Asscher cut diamonds feature an octagonal shape and facets arranged in parallel lines on all sides. This diamond shape also has a high crown and a deep pavilion, both of which contribute to its signature sparkle. The Royal Asscher Diamond Company developed two kinds of Asscher cuts: the original Asscher cut and the Royal Asscher cut.
In this guide, we cover everything you need to know about the Asscher cut to help you determine whether an Asscher cut engagement ring is right for you. We also compare the Asscher cut to some other diamond shapes that are similar and provide expert tips on how to choose an Asscher diamond.
Asscher diamonds have a modern, clean look thanks to their rectilinear shape. Sometimes called a ‘square-emerald’ cut, Asscher diamonds were very popular during the Art Deco period.
Generally speaking, Asscher diamonds have 58 facets – the same number as round diamonds. However, it is the way in which these facets are arranged that gives them their unique ‘hall of mirrors’ look.
Another defining feature of Asscher cut diamonds is their shape. Their length-to-width ratio is the same, like that of a square, but they have trimmed corners like a cushion cut. The result is an octagonal shape that is somewhere between the perfect square of a princess cut and a round cut.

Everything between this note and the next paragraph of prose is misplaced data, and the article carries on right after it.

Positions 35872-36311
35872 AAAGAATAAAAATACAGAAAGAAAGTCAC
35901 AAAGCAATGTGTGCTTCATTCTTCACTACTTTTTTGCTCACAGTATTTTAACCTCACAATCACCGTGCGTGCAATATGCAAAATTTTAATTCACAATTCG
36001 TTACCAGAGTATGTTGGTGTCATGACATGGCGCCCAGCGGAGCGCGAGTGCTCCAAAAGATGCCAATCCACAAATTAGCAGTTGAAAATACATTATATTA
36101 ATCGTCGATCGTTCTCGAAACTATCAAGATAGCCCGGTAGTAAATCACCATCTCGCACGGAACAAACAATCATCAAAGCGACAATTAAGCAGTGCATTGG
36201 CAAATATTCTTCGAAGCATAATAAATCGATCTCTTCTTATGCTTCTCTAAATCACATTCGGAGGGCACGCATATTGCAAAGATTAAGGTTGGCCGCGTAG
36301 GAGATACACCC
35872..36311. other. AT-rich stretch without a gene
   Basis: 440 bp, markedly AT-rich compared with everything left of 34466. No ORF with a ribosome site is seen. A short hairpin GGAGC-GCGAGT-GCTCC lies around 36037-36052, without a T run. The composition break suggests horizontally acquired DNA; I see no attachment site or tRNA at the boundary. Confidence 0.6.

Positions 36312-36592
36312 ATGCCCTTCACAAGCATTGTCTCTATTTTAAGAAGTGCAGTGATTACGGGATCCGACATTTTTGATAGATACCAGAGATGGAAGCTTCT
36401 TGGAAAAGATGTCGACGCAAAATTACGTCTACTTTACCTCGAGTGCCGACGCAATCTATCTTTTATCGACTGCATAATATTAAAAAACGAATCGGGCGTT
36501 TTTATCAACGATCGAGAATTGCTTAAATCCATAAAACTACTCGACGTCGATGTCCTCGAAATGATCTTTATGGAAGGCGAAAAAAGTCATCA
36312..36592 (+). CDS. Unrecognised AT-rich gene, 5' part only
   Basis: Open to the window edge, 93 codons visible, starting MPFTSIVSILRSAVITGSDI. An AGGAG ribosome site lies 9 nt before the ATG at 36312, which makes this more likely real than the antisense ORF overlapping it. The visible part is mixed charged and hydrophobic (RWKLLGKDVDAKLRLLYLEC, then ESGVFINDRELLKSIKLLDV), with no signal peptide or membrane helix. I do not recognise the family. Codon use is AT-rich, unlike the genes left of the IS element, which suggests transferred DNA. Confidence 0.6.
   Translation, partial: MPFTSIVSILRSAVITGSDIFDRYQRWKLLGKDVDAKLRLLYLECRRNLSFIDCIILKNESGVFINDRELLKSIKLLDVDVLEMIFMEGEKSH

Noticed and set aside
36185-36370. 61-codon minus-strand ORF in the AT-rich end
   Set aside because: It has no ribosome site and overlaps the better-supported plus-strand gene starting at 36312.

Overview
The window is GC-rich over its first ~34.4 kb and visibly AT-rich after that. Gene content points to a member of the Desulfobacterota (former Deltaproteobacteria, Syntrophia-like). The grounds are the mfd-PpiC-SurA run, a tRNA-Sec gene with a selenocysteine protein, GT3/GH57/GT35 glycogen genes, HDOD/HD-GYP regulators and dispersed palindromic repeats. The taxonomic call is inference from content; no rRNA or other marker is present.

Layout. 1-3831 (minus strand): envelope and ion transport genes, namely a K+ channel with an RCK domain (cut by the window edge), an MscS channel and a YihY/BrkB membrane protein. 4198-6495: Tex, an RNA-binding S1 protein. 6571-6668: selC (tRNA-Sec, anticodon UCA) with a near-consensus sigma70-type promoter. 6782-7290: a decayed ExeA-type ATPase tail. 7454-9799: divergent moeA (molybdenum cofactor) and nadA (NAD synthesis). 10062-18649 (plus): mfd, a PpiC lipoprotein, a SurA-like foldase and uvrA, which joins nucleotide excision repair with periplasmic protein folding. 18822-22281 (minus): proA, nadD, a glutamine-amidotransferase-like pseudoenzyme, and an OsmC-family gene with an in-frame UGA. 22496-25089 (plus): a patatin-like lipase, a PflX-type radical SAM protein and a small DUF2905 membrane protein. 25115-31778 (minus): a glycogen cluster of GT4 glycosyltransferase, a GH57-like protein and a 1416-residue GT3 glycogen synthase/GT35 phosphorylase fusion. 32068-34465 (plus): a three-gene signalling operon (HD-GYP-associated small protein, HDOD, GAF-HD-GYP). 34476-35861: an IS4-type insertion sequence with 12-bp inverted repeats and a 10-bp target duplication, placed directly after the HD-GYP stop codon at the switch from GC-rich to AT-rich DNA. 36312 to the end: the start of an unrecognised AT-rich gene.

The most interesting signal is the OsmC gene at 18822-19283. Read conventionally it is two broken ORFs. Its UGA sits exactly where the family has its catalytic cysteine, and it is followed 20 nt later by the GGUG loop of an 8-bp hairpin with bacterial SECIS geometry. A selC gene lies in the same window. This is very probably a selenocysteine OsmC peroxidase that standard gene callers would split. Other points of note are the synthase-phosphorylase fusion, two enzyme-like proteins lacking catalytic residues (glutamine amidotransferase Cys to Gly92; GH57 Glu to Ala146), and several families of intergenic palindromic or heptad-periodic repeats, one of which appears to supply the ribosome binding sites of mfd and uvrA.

The Asscher cut was created over a century ago by Joseph Asscher, founder of the I J Asscher Diamond Company.
Prior to its invention, the Asscher brothers had already established themselves as expert diamond cutters. As a matter of fact, the Asscher family became renowned for cutting some of the world’s most prestigious diamonds, and some of the largest too.
Following its debut onto the diamond market, it took several decades for the Asscher cut to gain traction. But with the emergence of the Art Deco movement, the Asscher cut quickly rose to popularity.